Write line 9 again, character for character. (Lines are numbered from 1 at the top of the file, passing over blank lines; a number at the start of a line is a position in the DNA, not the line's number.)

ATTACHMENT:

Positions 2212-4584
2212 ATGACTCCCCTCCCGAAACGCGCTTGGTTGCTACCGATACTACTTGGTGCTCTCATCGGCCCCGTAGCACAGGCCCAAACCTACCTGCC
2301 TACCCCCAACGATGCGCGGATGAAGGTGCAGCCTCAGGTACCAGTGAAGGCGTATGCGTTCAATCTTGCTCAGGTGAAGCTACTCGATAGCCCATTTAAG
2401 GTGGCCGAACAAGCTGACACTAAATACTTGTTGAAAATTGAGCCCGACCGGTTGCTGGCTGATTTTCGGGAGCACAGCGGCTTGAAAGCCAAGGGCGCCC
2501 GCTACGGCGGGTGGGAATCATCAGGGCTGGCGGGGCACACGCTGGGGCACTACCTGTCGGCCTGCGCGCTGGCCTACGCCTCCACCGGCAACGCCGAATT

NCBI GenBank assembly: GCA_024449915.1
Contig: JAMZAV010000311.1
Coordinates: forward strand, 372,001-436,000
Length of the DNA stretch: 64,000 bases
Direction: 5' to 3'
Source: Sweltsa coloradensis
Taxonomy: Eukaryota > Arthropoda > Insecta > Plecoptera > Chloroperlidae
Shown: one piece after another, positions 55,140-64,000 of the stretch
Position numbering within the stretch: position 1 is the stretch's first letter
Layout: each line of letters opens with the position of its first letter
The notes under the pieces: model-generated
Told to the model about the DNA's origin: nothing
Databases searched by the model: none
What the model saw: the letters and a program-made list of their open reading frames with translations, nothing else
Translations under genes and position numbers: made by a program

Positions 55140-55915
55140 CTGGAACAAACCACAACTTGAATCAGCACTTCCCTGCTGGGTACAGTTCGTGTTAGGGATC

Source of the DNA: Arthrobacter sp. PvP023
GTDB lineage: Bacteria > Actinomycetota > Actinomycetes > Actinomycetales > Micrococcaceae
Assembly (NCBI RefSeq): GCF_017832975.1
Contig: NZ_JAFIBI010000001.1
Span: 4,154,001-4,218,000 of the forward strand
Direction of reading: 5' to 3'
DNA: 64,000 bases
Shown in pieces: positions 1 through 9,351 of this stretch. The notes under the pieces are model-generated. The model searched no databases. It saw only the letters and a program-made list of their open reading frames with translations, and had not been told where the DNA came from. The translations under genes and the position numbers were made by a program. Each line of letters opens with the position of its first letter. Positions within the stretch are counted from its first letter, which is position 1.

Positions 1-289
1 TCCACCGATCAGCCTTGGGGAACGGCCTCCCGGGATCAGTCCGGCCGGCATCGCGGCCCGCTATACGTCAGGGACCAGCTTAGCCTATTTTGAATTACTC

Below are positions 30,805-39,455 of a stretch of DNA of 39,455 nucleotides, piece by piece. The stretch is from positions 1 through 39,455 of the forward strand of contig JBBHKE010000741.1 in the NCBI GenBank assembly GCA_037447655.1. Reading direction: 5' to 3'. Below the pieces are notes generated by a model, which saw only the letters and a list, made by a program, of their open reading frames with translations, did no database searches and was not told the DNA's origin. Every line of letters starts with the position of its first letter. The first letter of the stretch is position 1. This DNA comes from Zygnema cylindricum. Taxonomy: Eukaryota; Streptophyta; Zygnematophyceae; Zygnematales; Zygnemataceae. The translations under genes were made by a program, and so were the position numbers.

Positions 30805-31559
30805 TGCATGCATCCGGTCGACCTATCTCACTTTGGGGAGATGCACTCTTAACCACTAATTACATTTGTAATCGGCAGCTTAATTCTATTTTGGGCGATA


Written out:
Length of the DNA stretch: 64,000 bases